EXEC(3) BSD Programmer's Manual EXEC(3)
execl, execlp, execle, execv, execvp - execute a file
#include <unistd.h> extern char **environ; int execl(const char *path, const char *arg, ...); int execlp(const char *file, const char *arg, ...); int execle(const char *path, const char *arg, ..., char *const envp); int execv(const char *path, char *const argv); int execvp(const char *file, char *const argv);
The exec family of functions replace the current process image with a new process image. The functions described in this manual page are front-ends for the function execve(2). (See the manual page for execve for detailed information about the replacement of the current process.) The initial argument for these functions is the pathname of a file which is to be executed. The const char *arg and subsequent ellipses in the execl(), execlp(), and execle() functions can be thought of as arg0, arg1, ..., argn. Together they describe a list of one or more pointers to NUL-terminated strings that represent the argument list available to the executed program. The first argument, by convention, should point to the file name associated with the file being executed. The list of arguments must be terminated by a null pointer. The execv() and execvp() functions provide an array of pointers to NUL- terminated strings that represent the argument list available to the new program. The first argument, by convention, should point to the file name associated with the file being executed. The array of pointers must be terminated by a null pointer itself. The execle() function also specifies the environment of the executed pro- cess by following the null pointer that terminates the list of arguments in the parameter list or the pointer to the argv array with an additional parameter. This additional parameter is an array of pointers to NUL- terminated strings and must be terminated by a null pointer itself. The other functions take the environment for the new process image from the external variable environ in the current process. Some of these functions have special semantics. The functions execlp() and execvp() will duplicate the actions of the shell in searching for an executable file if the specified file name does not contain a slash ('/') character. The search path is the path speci- fied in the environment by PATH variable. If this variable isn't speci- fied, _PATH_DEFPATH from <paths.h> is used instead, its value being: /usr/bin:/bin:/usr/sbin:/sbin:/usr/X11R6/bin:/usr/local/bin In addition, certain errors are treated specially. If permission is denied for a file (the attempted execve returned EACCES), these functions will continue searching the rest of the search path. If no other file is found, however, they will return with the glo- bal variable errno set to EACCES. If the header of a file isn't recognized (the attempted execve returned ENOEXEC), these functions will execute the shell with the path of the file as its first argument. (If this attempt fails, no further searching is done.)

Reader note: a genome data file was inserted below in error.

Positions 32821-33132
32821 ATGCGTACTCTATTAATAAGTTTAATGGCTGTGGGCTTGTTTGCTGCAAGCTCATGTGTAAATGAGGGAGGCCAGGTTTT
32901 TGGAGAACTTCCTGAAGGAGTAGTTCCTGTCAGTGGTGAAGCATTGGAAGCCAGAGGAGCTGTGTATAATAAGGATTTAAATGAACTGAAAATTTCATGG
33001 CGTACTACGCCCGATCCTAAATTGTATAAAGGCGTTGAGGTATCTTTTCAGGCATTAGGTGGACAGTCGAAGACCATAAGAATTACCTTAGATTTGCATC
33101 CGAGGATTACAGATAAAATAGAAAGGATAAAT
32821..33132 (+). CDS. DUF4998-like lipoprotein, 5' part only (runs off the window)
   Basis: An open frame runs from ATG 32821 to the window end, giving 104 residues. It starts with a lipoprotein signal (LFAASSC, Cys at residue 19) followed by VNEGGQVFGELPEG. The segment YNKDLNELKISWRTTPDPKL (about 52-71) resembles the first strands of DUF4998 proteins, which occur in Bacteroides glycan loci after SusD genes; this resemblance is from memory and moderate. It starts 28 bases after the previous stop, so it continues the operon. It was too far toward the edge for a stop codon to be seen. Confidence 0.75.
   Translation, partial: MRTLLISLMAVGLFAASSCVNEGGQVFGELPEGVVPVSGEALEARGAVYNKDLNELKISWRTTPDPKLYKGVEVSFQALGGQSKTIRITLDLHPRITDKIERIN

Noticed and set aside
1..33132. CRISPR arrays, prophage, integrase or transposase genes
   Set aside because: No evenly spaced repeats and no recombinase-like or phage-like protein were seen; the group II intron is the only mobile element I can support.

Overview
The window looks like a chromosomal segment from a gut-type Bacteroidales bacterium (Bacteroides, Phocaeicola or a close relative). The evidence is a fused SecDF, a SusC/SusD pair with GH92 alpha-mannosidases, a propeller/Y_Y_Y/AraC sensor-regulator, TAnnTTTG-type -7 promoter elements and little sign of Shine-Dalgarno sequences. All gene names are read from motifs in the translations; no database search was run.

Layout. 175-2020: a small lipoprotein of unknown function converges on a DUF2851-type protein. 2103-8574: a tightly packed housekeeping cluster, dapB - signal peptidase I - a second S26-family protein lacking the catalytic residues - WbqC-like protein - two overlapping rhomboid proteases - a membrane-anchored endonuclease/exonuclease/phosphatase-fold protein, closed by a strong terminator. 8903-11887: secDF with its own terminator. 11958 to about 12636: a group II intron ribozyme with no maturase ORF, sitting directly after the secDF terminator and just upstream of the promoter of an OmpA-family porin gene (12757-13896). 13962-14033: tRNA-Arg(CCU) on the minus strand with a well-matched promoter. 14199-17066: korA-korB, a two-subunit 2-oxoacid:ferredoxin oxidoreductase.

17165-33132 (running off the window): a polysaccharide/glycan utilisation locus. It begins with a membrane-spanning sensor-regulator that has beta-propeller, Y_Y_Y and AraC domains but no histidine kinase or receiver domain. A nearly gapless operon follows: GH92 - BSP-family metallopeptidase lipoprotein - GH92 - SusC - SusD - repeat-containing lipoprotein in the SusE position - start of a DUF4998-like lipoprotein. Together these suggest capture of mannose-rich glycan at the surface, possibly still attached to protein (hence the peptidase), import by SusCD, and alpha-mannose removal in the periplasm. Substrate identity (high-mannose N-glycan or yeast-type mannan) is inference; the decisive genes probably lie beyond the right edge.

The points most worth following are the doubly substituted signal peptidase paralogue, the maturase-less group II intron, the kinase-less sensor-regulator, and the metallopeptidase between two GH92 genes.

If any of the exec functions return, an error has occurred. The return value is -1, and the global variable errno will be set to indicate the error.
/bin/sh default shell program
execl(), execle(), execlp(), and execvp() may fail and set errno for any of the errors specified for the library functions execve(2) and malloc(3). execv() may fail and set errno for any of the errors specified for the library function execve(2).
sh(1), execve(2), fork(2), ktrace(2), ptrace(2), environ(7)
Historically, the default path for the execlp() and execvp() functions was .:/bin:/usr/bin. This was changed to improve security and behaviour. The behavior of execlp() and execvp() when errors occur while attempting to execute the file is historic practice, but has not traditionally been documented and is not specified by the POSIX standard. Traditionally, the functions execlp() and execvp() ignored all errors ex- cept for the ones described above and ENOMEM and E2BIG, upon which they returned. They now return if any error other than the ones described above occurs. execl(), execv(), execle(), execlp() and execvp() conform to IEEE Std 1003.1-1988 ("POSIX"). MirOS BSD #10-current January 24, 1994 1
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